As for WMT, the Bentonville, after the stock gained 16% over the past year, it jumped another 5.7% on Tuesday rising to a new all time high as investors were clearly satisfied with what they saw.

Full investor presentation below (pdf link)

Tyler Durden Tue, 02/20/2024 - 10:17

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Estimating US Recession Risk Using Economic Data For States

What are the choices for monitoring and estimating recession risk? Slightly lower than the number of stars in the universe. Ok, I’m exaggerating, but…

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What are the choices for monitoring and estimating recession risk? Slightly lower than the number of stars in the universe. Ok, I’m exaggerating, but not much. The good news: the search for robust, relatively reliable indicators narrows the field dramatically. But there’s always more to learn, in part because the supply of data sets is vast, increasingly so. Which brings me to another indicator that looks promising: state coincident indexes.

Every state’s economy is, in some degree, unique, although the gravitational pull of the national economy casts a long shadow. Tracking each state economy separately, and then aggregating the results, provides a different spin on the US business cycle compared with national indicators. Think of it as a bottom-up model vs. the standard top-down approach via US retail sales, industrial production, etc.

Conveniently, the Philly Fed publishes monthly coincident indicators for each state. Aggregating the 50 signals into a composite index provides a somewhat different view of the US business cycle vs. traditional top-down metrics. There are several ways to process the numbers – my preference, shown in the chart below, is a 3-month-change model. If a state’s 3-month change is negative (positive), the signal is negative (positive). Summing the negatives and positives provides a national profile. The current reading is 0.48 — in other words, 48% of the states are posting negative 3-month changes for their respective coincident indicator. As shown below, the composite reading maps fairly closely with NBER-defined downturns, and so the current signal is issuing a warning, albeit a warning that has yet to provide what might be thought of as passing the point of no return. But it’s close.

The readings vary from 0 (no negative 3-month changes) to 1.0 (all 50 states are reporting negative 3-month changes). A quick review of the historical record suggests that the US is on the verge of slipping into recession.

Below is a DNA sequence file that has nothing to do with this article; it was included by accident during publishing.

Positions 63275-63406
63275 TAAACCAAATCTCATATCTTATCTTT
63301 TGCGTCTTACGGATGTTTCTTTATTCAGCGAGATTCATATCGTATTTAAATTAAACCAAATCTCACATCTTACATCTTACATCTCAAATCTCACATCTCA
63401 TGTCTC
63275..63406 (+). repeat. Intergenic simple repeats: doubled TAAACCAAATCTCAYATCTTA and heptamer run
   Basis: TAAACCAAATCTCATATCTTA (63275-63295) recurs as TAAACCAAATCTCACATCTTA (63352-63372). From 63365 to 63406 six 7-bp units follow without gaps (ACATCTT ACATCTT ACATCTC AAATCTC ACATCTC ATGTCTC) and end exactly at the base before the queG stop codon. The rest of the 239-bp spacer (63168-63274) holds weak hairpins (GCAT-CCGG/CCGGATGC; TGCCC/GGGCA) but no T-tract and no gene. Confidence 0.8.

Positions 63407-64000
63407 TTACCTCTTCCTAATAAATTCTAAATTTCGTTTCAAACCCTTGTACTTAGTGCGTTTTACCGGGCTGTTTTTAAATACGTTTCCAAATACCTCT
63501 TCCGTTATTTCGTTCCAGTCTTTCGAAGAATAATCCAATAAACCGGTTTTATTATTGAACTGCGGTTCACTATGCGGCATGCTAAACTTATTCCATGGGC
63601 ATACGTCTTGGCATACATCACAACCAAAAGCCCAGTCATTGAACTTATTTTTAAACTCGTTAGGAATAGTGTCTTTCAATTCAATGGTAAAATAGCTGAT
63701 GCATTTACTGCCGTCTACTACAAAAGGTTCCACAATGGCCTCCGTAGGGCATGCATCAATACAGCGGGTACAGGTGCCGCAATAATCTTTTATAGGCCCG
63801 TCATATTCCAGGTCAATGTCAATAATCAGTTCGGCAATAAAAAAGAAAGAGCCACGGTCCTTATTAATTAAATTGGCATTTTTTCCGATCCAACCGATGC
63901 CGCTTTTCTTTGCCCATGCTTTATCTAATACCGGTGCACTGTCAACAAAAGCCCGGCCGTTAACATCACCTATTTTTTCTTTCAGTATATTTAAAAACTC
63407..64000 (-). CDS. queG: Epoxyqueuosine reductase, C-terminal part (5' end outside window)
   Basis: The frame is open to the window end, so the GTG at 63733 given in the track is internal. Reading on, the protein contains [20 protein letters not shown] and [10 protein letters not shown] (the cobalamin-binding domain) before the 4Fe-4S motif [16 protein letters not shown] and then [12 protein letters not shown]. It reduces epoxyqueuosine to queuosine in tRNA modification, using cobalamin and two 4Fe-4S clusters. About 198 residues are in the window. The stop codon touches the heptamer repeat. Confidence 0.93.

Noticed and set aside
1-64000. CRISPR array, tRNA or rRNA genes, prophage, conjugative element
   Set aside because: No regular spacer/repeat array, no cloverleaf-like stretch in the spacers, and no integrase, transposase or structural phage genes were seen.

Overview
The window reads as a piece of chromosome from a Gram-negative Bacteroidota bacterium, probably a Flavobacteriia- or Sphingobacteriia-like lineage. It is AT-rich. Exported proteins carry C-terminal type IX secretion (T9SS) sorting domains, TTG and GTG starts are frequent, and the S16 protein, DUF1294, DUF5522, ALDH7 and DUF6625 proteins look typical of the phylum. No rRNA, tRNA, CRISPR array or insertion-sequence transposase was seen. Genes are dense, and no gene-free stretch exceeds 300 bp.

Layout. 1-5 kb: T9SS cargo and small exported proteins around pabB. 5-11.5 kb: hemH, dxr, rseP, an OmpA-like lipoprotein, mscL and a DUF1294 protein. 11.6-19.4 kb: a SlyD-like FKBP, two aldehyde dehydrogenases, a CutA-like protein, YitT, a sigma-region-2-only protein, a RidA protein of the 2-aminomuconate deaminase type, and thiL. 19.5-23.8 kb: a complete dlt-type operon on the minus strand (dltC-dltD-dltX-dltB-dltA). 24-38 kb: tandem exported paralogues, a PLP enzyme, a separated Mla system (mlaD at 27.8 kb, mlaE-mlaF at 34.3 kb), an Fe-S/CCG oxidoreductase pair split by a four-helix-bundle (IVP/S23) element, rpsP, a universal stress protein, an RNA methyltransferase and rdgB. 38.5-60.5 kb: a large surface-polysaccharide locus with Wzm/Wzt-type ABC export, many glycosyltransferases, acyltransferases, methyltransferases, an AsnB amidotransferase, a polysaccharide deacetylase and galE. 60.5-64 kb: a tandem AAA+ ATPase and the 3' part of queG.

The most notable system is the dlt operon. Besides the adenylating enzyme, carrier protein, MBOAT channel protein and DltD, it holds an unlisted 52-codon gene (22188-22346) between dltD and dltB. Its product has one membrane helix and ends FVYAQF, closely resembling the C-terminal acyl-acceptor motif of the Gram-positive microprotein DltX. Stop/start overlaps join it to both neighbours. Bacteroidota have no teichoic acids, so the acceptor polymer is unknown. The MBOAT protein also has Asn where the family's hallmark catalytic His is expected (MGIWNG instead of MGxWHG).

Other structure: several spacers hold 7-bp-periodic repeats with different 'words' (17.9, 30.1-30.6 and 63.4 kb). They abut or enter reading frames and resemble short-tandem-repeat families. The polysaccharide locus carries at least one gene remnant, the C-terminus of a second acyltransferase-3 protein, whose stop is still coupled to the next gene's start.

But before we ring the alarm bell, there are some caveats to consider. First, a similarly high reading 20-plus years ago turned out to be a false signal. The next couple of months will likely determine if a repeat performance is brewing, or not.

Second, no one indicator is flawless, as we’ve learned over the last couple of years – especially in recent history, when pandemic-related events have created no shortage of macro surprises.

Another reason to reserve judgment, at least for now: a range of other business cycle indicators tracked in The US Business Cycle Risk Report (a sister publication of CapitalSpectator.com) continue to show a clear growth bias. But as reported in this week’s issue, there are some nascent signs of softer economic activity and so it’s possible that the coincident state indicators are an early warning that the tide is shifting.

The most reliable methodology for estimating recession risk in real time is building an ensemble model that combines various modeling applications that are complimentary. Although any one model will excel at a given point in time, quite often the best-performing indicator changes through time. To minimize the risk that’s inherent in any one signal, The US Business Cycle Risk Report crunches the numbers on multiple indicators, which has proven to be close to optimal for balancing the need for timely signals that minimize false signaling.

Despite the caveats, the coincident state model adds another dimension to the mix and provides some complimentary input to The US Business Cycle Risk Report’s existing suite of indicators. Accordingly, I’ll be adding the composite state coincident data to the newsletter’s weekly updates.

The next batch of coincident state updates for January is scheduled for later this month. Meantime, I’ll be carefully reviewing the incoming data for fresh clues that support or reject the suggestion that trouble’s brewing via the state coincident indicators.


How is recession risk evolving? Monitor the outlook with a subscription to:
The US Business Cycle Risk Report


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Air Canada Says Freight Demand Beginning To Improve

Air Canada Says Freight Demand Beginning To Improve

By Eric Kulisch of FreightWaves

Air Canada expects the slow recovery in cargo volume…